Samuel Woodworth (January 13, 1784 – December 9, 1842) was an American author, literary journalist, playwright, librettist, and poet.
|Born||January 13, 1784|
|Died||December 9, 1842 (aged 58)|
New York, New York
Woodworth was born in Scituate, Massachusetts, to Revolutionary War veteran Benjamin Woodworth and his wife Abigail Bryant. He was apprenticed to Benjamin Russell, editor of the Columbian Sentinel. He then moved to New Haven, Connecticut, where he briefly published the Belles-Lettres Repository, a weekly. He next moved to New York City, but recalled New Haven in his A Poem: New Haven.
Woodworth married Lydia Reeder in New York City on September 23, 1810. They had ten children between 1811 and 1829. Woodworth remained in New York for the rest of his life, dying there on December 9, 1842.
"The Old Oaken Bucket"Edit
Woodworth is best known for the poem "The Old Oaken Bucket". The first stanza reads:
How dear to this heart are the scenes of my childhood,
When fond recollection presents them to view!
The orchard, the meadow, the deep-tangled wild-wood,
And every loved spot which my infancy knew!
The wide-spreading pond, and the mill that stood by it,
The bridge, and the rock where the cataract fell,
The cot of my father, the dairy-house nigh it,
And e'en the rude bucket that hung in the well-
The old oaken bucket, the iron-bound bucket,
The moss-covered bucket which hung in the well.
In 1826 the poem was set to music by George F Kiallmark (1804–1887) and has been sung by generations of American schoolchildren. It was recorded in 1899 by The Haydn Quartet, the most famous barbershop quartet of the time, and was released on Berliner Gramophone.
The Old Oaken Bucket HouseEdit
The Old Oaken Bucket House in Scituate, Massachusetts is on the National Register of Historic Places. A sign on the house reads: "1630-1930 THE OLD OAKEN BUCKET Homestead and well made famous by Samuel Woodworth in his poem 'The Old Oaken Bucket.' Homestead erected by John Northey in 1675: Poet born in Scituate January 13, 1784. Massachusetts Bay Colony Tercentenary Commission."
The Old Oaken Bucket trophyEdit
The Old Oaken Bucket trophy has been awarded every year since 1925 to the winner of the Big Ten Conference college football game between Purdue University and Indiana University. Although Woodworth was not from Indiana, the trophy's name refers to the sentiment that Hoosiers have for their home state.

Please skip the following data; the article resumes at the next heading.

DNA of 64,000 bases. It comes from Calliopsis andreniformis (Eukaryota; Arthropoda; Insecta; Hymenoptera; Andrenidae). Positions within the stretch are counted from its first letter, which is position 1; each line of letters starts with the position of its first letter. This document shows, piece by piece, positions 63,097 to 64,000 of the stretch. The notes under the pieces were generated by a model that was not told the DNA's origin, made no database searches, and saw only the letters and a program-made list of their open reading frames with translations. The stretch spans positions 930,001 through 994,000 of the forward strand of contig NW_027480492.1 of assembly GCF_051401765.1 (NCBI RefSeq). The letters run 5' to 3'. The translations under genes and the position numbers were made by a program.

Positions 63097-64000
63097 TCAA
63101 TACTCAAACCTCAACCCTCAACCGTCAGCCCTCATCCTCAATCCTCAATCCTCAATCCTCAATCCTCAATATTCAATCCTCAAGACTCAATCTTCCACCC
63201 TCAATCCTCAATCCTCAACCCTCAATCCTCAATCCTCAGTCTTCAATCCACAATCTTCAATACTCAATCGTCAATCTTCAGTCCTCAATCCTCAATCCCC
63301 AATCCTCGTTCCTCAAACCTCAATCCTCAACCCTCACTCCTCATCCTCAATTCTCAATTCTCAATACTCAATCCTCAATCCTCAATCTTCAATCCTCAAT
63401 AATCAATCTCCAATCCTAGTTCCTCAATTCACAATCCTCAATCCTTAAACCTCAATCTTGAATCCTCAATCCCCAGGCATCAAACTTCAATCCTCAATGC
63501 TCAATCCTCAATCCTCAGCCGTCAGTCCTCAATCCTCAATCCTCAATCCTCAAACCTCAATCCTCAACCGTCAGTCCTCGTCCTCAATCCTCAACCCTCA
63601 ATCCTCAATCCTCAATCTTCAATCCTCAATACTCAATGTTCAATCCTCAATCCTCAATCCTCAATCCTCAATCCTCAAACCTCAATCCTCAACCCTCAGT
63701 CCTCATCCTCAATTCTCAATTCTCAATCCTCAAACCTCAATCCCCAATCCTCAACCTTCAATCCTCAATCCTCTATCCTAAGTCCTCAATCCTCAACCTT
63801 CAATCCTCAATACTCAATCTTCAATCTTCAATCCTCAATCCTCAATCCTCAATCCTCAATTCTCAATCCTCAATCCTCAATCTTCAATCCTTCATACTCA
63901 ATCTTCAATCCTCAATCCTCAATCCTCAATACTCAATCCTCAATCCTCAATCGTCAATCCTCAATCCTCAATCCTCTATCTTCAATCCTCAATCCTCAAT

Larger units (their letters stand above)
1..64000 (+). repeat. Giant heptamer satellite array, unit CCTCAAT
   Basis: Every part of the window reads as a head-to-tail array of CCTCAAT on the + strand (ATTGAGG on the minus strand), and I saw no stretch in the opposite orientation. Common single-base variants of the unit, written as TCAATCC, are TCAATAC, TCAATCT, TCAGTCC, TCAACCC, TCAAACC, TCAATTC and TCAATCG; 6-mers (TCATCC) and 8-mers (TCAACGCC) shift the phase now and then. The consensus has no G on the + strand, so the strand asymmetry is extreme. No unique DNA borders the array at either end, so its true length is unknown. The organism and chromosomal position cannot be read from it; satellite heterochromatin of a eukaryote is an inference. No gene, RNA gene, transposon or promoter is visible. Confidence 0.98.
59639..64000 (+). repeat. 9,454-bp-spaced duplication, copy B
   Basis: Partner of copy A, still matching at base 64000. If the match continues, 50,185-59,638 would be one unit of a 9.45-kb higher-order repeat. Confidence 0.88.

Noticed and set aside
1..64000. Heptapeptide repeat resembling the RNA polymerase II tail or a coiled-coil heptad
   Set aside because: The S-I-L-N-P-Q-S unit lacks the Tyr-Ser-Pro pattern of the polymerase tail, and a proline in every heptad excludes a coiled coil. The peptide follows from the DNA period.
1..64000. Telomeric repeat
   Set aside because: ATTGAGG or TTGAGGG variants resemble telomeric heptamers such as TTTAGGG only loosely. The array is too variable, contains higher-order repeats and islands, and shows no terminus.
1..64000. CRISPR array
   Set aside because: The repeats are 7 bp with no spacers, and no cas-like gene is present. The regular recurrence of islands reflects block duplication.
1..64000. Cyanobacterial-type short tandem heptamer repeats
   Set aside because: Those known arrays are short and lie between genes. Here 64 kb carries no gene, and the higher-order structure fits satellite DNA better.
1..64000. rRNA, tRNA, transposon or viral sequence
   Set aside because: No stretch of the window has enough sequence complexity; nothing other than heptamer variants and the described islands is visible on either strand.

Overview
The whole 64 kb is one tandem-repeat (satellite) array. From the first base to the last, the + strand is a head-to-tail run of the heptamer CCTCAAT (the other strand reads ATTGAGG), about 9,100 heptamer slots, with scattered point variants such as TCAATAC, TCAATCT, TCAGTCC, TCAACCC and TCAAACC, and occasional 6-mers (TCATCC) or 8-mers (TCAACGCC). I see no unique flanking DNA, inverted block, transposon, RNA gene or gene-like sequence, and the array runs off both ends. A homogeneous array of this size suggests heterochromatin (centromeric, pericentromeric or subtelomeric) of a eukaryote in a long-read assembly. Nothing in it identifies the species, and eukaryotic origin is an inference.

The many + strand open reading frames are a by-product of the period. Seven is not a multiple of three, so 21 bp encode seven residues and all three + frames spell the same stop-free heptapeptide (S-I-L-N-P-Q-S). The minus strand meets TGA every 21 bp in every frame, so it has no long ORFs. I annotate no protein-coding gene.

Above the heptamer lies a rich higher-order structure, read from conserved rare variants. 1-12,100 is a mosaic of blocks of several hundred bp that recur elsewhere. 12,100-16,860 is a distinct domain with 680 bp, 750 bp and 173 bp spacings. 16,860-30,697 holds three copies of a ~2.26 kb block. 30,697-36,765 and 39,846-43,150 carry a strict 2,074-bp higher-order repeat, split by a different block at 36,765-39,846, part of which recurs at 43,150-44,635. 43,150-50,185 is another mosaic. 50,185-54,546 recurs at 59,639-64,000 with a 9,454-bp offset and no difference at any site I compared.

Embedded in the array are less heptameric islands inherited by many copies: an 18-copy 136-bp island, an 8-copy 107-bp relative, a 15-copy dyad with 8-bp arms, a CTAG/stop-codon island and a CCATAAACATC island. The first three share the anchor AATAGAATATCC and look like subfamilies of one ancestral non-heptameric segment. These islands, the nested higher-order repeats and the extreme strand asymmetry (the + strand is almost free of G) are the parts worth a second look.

Works by Samuel WoodworthEdit
- "The Hunters of Kentucky"
- The Heroes of the lake : a poem, in two books
- Ode written for the celebration of the French Revolution, in the city of New York
- An excursion of the dog-cart : a poem
- Bubble & squeak, or, A dish of all sorts : being a collection of American poems
- New-Haven : a poem, satirical and sentimental, with critical, humorous, descriptive, historical, biographical, and explanatory notes
- The poetical works of Samuel Woodworth
- Quarter-day, or, The horrors of the first of May : a poem
- Erie and Champlain, or, Champlain and Plattsburg : an ode
- "American Music: Remembering Samuel Woodworth" - excerpts of his verse and songs
- La Fayette, or, The Castle of Olmutz
- King's Bridge Cottage : a revolutionary tale founded on an incident which occurred a few days previous to the evacuation of N. York by the British : a drama in two acts
- The widow's son, or, Which is the traitor : a melo-drama in three acts
- Bunker-Hill, or, The death of General Warren : an historic tragedy, in five acts
- The deed of gift : a comic opera in three acts
- The forest rose, or, American farmers : a drama in two acts
- The Champions of Freedom; or, The Mysterious Chief. A Romance of the Nineteenth Century, Founded on the War between the United States and Great Britain.
- Samuel was a founding member of the New York Society of the New Church (Swedenborgian) and one of his poems became a hymn - "Oh for a seraph's golden lyre" - which is still sung by some New Church congregations.
- The National Cyclopaedia of American Biography. I. James T. White & Company. 1893. p. 434. Retrieved April 23, 2021 – via Google Books.
- "Old New Haven", Juliet Lapidos, The Advocate, March 17, 2005[dead link]
- "Samuel Woodworth". New-York Tribune. December 13, 1842. p. 2. Retrieved April 23, 2021 – via Newspapers.com.
|Wikiquote has quotations related to: Samuel Woodworth|
|Wikisource has original works written by or about:|
|Wikimedia Commons has media related to Samuel Woodworth.|
- Scituate Historical Society
- A family tree of Samuel Woodworth
- The Old Oaken Bucket
- Article about his grave being moved in 1937 including his Bibliography
- Recording of the song The Old Oaken Bucket
- Parody of the song by Nat M. Wills
- Singer songwriter Greg Cherone's 2008 contemporary version of "Old Oaken Bucket."
- "Introduction to THE POETICAL WORKS OF SAMUEL WOODWORTH"
- Works by or about Samuel Woodworth at Internet Archive
- Works by Samuel Woodworth at LibriVox (public domain audiobooks)